Good news on Obamacare premiums

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We’re finally getting close to the point where people can start buying insurance policies in the Obamacare exchanges, and all of the bluster about “rate shock” is running into reality. The bottom line is that the health care plan will be affordable for many people.

The main takeaway from an exhaustive new study of premiums on the Obamacare health insurance marketplaces: They’re generally going to be lower than expected, undercutting the persistent claims of “rate shock” by conservatives.

Marketplaces premiums are coming in below initial estimates, said the nonprofit, nonpartisan Kaiser Family Foundation in a new report released Thursday.

The expected monthly premium for a 40-year-old adult purchasing a silver-level plan (the baseline, which covers 70 percent of costs) on a marketplace had been $320, according to previous projections from the Congressional Budget Office. But in 15 of the 18 regions studied by Kaiser, the average premium will be below that — thus the study’s conclusion that the prices are going to be lower than anticipated.

“While premiums will vary significantly across the country, they are generally lower than expected,” the authors wrote.

In some states like Wisconsin, Republican administrations are trying to push the notion that premium prices are rising, but the information they are putting out there excludes the subsidies available to many people.

The key for everyone is to actually go into the health care exchanges once they are open and see for yourself what is available.

Pleasant surprises in store for Obamacare?

Here’s some welcomed good news from of all places California:

Predictions of an Obamacare apocalypse seem a little less credible today, thanks to California.

On Thursday, officials in that state offered the first detailed glimpse of what consumers buying health benefits on their own can expect to pay next year. And from the looks of things, these consumers will be getting a pretty good deal.

Based on the premiums that insurers have submitted for final regulatory approval, the majority of Californians buying coverage on the state’s new insurance exchange will be paying less—in many cases, far less—than they would pay for equivalent coverage today. And while a minority will still end up writing bigger premium checks than they do now, even they won’t be paying outrageous amounts. Meanwhile, all of these consumers will have access to the kind of comprehensive benefits that are frequently unavaiable today, at any price, because of the way insurers try to avoid the old and the sick.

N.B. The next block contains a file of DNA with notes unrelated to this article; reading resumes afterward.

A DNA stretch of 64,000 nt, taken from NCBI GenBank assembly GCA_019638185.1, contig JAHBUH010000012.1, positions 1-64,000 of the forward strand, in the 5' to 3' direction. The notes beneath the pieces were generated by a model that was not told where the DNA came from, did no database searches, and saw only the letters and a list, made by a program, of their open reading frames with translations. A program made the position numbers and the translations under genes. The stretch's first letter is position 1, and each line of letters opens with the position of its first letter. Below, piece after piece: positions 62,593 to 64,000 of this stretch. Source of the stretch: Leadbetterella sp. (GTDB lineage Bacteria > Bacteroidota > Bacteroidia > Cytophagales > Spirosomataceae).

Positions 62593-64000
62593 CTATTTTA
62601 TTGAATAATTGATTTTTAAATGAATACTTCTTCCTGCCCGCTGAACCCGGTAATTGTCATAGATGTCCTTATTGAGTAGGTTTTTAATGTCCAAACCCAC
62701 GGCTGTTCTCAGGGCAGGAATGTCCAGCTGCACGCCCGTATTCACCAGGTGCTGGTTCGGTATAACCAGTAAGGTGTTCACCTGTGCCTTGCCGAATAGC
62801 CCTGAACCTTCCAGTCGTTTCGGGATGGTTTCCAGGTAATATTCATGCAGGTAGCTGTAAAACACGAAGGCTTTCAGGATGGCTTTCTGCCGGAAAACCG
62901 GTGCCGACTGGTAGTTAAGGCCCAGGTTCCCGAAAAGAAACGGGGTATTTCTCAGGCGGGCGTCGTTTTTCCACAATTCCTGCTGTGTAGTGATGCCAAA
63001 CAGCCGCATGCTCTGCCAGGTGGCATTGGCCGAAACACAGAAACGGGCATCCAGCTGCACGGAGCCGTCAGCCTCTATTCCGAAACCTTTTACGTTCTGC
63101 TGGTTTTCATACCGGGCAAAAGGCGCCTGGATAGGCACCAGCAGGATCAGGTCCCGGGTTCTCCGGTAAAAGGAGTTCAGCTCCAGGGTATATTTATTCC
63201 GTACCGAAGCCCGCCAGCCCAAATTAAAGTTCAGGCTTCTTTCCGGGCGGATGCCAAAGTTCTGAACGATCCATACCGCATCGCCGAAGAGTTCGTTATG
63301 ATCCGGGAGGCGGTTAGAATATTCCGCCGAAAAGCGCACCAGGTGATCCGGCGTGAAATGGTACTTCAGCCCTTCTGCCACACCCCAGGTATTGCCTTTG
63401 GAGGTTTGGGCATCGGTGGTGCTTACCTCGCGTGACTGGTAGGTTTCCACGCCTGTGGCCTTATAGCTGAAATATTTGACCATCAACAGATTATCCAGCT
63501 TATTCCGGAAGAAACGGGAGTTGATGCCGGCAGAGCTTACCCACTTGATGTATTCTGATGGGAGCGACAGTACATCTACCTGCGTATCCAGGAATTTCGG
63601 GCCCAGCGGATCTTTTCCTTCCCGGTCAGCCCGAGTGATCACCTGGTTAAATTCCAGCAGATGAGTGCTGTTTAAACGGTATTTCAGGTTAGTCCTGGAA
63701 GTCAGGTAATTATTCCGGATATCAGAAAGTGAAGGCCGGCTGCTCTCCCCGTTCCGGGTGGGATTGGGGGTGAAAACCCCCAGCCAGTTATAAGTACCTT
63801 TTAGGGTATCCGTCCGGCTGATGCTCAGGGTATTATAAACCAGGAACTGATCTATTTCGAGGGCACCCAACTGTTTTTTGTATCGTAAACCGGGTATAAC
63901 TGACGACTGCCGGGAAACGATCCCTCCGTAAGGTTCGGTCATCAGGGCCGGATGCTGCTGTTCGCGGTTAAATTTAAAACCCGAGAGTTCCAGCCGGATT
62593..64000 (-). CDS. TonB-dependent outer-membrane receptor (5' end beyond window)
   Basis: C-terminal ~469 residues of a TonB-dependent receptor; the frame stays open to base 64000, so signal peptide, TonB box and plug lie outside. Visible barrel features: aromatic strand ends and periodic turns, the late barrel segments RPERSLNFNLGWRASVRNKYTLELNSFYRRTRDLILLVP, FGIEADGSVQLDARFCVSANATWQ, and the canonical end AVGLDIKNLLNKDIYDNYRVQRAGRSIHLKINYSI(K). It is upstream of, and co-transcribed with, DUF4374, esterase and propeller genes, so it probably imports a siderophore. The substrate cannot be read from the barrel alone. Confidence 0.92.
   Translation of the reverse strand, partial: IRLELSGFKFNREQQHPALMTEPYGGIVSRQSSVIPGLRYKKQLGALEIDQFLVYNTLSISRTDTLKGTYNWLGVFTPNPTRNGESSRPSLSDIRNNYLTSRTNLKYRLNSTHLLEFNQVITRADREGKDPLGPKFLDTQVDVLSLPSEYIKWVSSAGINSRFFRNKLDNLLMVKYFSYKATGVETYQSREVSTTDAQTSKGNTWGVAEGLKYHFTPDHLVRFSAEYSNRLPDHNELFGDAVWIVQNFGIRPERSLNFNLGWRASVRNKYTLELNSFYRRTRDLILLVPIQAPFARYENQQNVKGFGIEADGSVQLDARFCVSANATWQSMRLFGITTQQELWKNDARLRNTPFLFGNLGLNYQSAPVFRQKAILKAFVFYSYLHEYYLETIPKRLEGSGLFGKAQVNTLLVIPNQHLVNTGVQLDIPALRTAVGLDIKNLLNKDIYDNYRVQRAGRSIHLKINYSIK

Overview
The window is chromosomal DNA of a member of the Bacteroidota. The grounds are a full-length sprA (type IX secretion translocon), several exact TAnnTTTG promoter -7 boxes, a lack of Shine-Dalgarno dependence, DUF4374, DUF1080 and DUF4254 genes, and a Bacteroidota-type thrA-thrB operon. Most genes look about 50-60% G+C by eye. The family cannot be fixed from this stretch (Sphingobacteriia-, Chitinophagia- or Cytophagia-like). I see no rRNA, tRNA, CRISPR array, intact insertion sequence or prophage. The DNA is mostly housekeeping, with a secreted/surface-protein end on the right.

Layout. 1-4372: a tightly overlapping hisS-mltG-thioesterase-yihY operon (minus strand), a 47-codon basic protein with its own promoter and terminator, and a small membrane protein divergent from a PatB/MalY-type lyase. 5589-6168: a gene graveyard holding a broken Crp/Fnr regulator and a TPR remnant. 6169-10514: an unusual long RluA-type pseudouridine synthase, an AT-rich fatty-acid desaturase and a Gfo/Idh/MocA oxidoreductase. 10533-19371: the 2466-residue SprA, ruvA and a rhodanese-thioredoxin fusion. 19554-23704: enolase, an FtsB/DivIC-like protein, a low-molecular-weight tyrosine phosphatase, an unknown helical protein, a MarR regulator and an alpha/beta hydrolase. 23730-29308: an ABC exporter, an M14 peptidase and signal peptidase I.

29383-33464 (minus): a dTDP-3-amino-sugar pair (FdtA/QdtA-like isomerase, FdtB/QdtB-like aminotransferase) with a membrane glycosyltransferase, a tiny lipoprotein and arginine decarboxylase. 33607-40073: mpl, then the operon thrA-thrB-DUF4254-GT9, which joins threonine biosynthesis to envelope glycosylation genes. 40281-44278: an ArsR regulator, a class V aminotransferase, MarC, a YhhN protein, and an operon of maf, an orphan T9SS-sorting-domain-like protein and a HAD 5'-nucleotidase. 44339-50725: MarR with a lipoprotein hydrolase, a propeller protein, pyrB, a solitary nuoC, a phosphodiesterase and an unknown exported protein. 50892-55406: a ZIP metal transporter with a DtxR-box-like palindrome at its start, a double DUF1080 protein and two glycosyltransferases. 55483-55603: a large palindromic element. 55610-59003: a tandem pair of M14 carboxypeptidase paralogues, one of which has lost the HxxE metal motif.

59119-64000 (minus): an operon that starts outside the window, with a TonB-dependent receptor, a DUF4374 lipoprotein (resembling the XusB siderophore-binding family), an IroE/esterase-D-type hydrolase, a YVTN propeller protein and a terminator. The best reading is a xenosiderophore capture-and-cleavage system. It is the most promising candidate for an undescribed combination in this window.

Guys like Paul Krugman are heralding these new numbers.

If these numbers play out in other states as well, we could see a surge of people getting more affordable health insurance coverage.

Are health care costs starting to stabilize?

Health care costs are the biggest contributor to our long term deficits, and so this issue gets a ton of attention in Washington. President Obama has argued for years that simply bending the long term cost curve on health care will result in huge savings regarding government spending helping to reduce deficits. The trend may have already started.

Health care spending growth has famously slowed over the past five years, significantly enough that the Congressional Budget Office recently revised its projections of Medicare and Medicaid spending over the coming decade downward by hundreds of billions of dollars.

Now, research papers suggests the recent slowdown doesn’t just reflect temporary economic weakness, but also structural shifts in how health care is delivered and financed — possibly attributable to the Affordable Care Act — and thus might be a harbinger of a longer-term trend.

If they’re right, and the trend continues, it means workers can expect higher wages and the country’s projected medium term deficits are significantly overstated, which in turn suggests lawmakers’ continuing obsession with the current budget deficit, and deficits over the coming decade, are misguided.

One of the keys to Obamacare is to move our health care system away from fee for service care to health care delivery that takes a holistic approach where doctors and hospitals are paid for overall care and outcomes as opposed to more tests and procedures. It makes sense that this shift has started to decrease overall costs.

Let doctors see health care costs

stacks of 100 bills

Here’s a fascinating tidbit. When doctors know the cost of tests and procedures, it affects how often they will order them.

We also know that patients will think twice when they have to pay even modest amounts for tests.

This is all just further evidence that we need to change the way we do things if we’re ever going to reform our health care system and fix our long term budget issues.

Perverse incentives for hospital profits

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If you want to know one reason why our health care system is so screwed up, please read this article. It explains how hospitals often make more money when complications arise during surgery.

Patients who suffer complications after surgery are lucrative for hospitals, which get paid more when they treat infections and other problems, according to a study published in the Journal of the American Medical Association today.

In 2010, an unnamed, nonprofit 12-hospital chain in the southern U.S. was paid an average of $49,400 per person for treating surgery patients who have complications — more than double the $18,900 paid for patients who underwent only the initial surgery, according to an analysis by researchers from Harvard Medical School and elsewhere.

Read the entire article for details on this problem. We need to alter these incentives and pay for health care that actually works. Incompetence and mistakes should not be rewarded.

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